What was the effect of the introduction of the printing press on the English Language?
This discussion is based on the Chapter ‘The Printing Press’ in McCrum, R and Cran, W. (1989) The Story of English. Faber & Faber: London
This presentation was written for the class of Introduction to the Description of English I, taught by Carol Lethaby.
When this essay was written (1997), technologies had not yet begun to transform the way publications were created. The idea of blogging was foreign to everyone and the idea of writing and reading was limited to the hand written and word processed formats. As this blog post is being transcribed, it could be interesting to contrast the impact on the printing press and the emergence of digital publications on language learning, development and teaching.
William Caxton had an eventful life as a merchant and diplomat, learned the art of printing in the European continent, and then, introduced the press in England around the year 1476. For the history of written English, Caxton’s initiative to reproduce the English language in massive quantities generated different paradigms in the existence of the English language; elevated its standards and gave way to a more rapid evolution of the language.
Effects on the language
The introduction of the printing press had different effects on the language because of the communication revolution it brought into society. English received influences from other languages. Such effect brought in new words, hence expanding the language lexicon. With every new publication, although later in the future, different words were penned or different senses and meanings were attributed to them, which, in other words, caused the nature of the language to become enhanced and revitalized. This is possible how people developed more complex concepts for actual happenings.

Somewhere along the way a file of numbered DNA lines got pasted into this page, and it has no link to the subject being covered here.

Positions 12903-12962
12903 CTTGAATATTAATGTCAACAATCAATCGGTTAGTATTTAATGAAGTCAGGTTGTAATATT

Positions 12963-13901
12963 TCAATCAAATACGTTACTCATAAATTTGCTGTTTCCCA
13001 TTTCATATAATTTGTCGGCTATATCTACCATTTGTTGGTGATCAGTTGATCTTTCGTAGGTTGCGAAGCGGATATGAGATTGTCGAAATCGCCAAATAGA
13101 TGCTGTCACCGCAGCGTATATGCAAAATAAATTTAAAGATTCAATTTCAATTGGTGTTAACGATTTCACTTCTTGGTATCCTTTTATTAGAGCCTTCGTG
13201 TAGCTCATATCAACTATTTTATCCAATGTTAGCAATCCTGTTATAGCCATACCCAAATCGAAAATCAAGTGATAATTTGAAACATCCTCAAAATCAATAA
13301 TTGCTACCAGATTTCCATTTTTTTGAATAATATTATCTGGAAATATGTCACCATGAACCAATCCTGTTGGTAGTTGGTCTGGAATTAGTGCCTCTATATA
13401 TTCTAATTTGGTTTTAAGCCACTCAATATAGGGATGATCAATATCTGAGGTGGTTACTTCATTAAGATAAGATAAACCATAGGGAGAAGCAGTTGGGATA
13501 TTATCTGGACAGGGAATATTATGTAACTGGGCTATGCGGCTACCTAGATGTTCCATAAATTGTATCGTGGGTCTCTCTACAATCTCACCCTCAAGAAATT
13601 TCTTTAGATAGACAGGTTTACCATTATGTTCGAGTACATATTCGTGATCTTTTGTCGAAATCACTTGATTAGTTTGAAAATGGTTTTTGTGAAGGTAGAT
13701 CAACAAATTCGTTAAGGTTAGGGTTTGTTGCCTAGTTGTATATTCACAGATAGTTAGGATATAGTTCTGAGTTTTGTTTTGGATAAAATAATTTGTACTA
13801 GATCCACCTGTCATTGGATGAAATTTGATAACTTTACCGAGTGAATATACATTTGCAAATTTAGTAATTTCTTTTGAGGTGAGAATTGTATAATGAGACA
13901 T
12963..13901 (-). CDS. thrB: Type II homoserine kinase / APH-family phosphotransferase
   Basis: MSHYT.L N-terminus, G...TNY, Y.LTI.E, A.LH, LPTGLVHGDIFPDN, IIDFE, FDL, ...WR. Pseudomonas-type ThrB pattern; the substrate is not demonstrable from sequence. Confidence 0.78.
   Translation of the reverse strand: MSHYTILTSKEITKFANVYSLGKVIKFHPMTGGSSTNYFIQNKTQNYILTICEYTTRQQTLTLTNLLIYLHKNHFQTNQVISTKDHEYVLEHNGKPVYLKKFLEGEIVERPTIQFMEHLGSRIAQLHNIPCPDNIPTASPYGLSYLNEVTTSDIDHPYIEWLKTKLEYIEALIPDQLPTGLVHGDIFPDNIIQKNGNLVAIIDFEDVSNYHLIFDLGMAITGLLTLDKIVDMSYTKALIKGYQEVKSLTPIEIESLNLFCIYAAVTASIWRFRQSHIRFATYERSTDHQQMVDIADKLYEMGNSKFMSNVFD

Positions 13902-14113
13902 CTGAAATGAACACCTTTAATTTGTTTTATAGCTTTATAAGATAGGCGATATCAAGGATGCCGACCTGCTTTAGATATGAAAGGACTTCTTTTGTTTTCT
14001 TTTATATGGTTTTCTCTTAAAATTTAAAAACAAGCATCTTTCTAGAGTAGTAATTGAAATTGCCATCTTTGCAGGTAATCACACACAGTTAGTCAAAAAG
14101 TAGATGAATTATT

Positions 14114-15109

The introduction of the printing press caused the English to develop in ways never before conceived. However, while the language was fully utilized in a spoken form, not everyone was able to understand the written form of English in its massive availability. In other words, the presence of the printing press caused illiteracy to become evident, hence opening the door to a new social dilemma.
As a standardized meaning needed to be conveyed for everyone to understand the language, the English language underwent a homogenization process that had a fulminant effect on spelling, vocabulary, grammar and regional varieties of the language. This same process would eventually unify understandings of the language that resulted in the acceptance and recognition of different dialects.
English could not escape from the influence of Literature. This revival of learning produced a new breed of scholar-writers who wanted to create a new writing style, providing English with new words. As a result of this movement, the language had to accommodate these changes because new concepts needed new descriptions, hence justifying the creation of new words or combination of words. In fact, borrowings from languages such as Latin, Greek, French and Spanish added both complexity and richness to the English language, providing it with different dimensions to address ideas and designate new meanings.
As English spread, the need to learn to read and write became a must. This new necessity provoked acceleration in the education of the rising middle class. People were then acquiring knowledge that enabled them to find out about new conceptions of the world as well as different ideas and notions on what is possible for one to learn. Similarly, this realization caused people to start questioning change; to consider different ways of expressing their thoughts; to contemplate what to do with the knowledge they were acquiring; and to document the new understandings they were formulating.
The printing press, which helped in spreading information much more easily, was a communication revolution that introduced a torrent of new words and ways of recording work in the English language. As a parallel process in which language and knowledge experienced growth, this development also served as a turning point in education, and is, possibly, the moment at the value of data and knowledge became a currency in the world of information.